4. Buying on price alone

  • Pricing is important to everyone - you’ve probably got marketing ROI targets to worship - and everyone loves a bargain. But consider the bigger picture when choosing promotional items based on their price or you may find that you really pay for it later
  • Will the product quality be of a level that reflects your brand?
  • Has the logo or message been applied in the right position, in the correct colours and according to your brand guidelines?
  • Will the products be reliably delivered in one piece and on time?
  • Will the supplier cooperate with you should any problems arise?


There is an old saying that when it comes to provision of service or goods, you can only have two of these three: cheap, good, fast. If you’re being offered all three by a supplier, be wary. Remember that the cost of sorting out a problem caused by suppliers cutting corners can often be higher than that of the initial order in both financial terms as well as your time to sort it out; not to mention how situations can reflect on you or your marketing team. If a supplier isn’t offering rock-bottom prices, look out for the added-value services they may include within the price like samples, creative services and dedicated account management.

We Have 3 Kinds of Service - Fast, Cheap, Good

Pick two of these - it's not possible to have all three!

5. Poor supplier choice

If you can avoid making this mistake, the hassle factor of dealing with merchandising will be reduced massively! All of the issued covered in 1-4 can be avoided or minimised by finding a competent, trustworthy and experienced supplier. There are a number of questions which you can ask of your supplier to help insure against costly mistakes.

  • What you need from a supplier will vary according to all kinds of factors ranging from product choice, delivery logistics, SLAs, timescales and volume, to the campaign size and duration. The larger your commitment, the more important establishing a good relationship with your supplier will be. They should do more than just provide you with the products you found on their website at the right price; they should be able to advise you on factors like the best products to use for your campaigns, samples, branding placement and timescales. Look for these added value factors and bear in mind that not all suppliers will offer in-house design studios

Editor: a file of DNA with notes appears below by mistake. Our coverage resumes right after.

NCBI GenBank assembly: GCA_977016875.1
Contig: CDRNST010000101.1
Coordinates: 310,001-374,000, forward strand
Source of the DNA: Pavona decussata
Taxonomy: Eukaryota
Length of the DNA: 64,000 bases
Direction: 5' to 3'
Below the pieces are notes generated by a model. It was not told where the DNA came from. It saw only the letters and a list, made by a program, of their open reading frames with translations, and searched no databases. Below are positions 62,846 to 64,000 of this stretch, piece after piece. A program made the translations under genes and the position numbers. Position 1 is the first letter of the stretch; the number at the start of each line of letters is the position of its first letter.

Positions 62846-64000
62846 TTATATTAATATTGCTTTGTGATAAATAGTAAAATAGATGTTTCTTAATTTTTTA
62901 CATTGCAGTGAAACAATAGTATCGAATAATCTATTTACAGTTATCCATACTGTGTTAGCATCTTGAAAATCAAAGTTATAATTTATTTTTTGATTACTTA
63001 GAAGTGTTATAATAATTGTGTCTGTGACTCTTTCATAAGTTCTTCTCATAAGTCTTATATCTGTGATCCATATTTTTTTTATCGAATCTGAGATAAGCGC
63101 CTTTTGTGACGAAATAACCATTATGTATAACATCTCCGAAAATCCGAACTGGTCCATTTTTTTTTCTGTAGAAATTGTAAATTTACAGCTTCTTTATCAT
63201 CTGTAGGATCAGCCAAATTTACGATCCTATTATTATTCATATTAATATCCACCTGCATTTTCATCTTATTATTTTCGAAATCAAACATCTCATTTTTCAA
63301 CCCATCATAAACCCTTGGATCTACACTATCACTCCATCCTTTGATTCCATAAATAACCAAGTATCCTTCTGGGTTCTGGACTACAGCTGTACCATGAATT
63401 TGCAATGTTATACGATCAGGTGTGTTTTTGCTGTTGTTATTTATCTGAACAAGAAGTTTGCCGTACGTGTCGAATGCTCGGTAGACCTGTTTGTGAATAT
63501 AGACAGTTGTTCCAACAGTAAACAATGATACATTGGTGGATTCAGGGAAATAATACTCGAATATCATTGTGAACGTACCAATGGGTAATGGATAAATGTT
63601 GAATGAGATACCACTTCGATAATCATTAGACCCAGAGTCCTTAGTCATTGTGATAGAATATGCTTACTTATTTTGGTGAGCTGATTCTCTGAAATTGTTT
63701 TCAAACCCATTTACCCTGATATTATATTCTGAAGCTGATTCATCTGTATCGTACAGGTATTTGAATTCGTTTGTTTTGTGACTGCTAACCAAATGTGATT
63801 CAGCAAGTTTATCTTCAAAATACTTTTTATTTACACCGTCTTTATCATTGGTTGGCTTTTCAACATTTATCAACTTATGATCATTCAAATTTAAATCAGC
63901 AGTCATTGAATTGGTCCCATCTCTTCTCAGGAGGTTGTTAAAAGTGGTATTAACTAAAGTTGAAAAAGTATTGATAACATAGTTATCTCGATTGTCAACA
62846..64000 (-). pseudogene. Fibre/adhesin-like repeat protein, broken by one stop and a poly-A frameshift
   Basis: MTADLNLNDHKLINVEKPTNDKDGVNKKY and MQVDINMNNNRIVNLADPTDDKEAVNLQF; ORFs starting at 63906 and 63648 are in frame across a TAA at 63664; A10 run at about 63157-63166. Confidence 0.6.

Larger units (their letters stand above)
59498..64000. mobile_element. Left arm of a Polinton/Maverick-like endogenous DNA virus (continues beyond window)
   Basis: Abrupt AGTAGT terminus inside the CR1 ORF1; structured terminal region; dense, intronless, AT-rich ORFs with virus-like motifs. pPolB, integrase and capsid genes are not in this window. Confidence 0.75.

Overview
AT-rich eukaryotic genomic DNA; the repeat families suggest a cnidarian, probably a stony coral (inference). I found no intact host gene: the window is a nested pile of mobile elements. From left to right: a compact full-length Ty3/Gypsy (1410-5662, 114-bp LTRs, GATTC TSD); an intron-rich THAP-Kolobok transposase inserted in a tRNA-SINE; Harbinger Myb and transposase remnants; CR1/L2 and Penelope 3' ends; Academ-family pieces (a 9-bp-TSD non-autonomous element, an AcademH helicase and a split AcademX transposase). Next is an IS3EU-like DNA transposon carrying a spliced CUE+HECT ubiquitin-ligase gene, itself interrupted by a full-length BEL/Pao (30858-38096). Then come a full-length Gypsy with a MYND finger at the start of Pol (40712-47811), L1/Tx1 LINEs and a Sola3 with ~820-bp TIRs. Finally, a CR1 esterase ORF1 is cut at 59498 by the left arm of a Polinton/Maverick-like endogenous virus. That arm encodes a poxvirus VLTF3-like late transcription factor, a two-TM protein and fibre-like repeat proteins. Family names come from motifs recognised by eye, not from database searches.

• You should expect to have a dedicated point of contact at the supplier company, and it should be easy to get hold of them. Suppliers who value your business should be keen to establish a good long-term relationship with you, and this includes the personal relationship you’ll have with the account manager. If ordering multiple products they may be sourced from various locations; your account manager should be coordinating this, and keeping you informed of any issues within the supply chain
  • As mentioned above, buying promotional products from cut price suppliers is a risky business. But while suppliers who offer all the services and benefits you would like will have overheads to service, that doesn’t mean to say that they are unable to price competitively. The prospect of high volumes or a longer term or contracted relationship will give you leverage with most suppliers, so don’t neglect to raise cost when in discussion. It may be that within the contract you are able to negotiate a deal on additional services, like warehousing or a web store for internal use

Finding a supplier

Online product searches are the obvious choice if you know the product you are looking for. You could also use the industry association, the British Promotional Merchandise Association, to find accredited suppliers. This will assure a number of standards such as product conformity and financial security. Look at the supplier’s website for company information, certifications, customer reviews and evidence that they successfully supply companies of a similar size and complexity.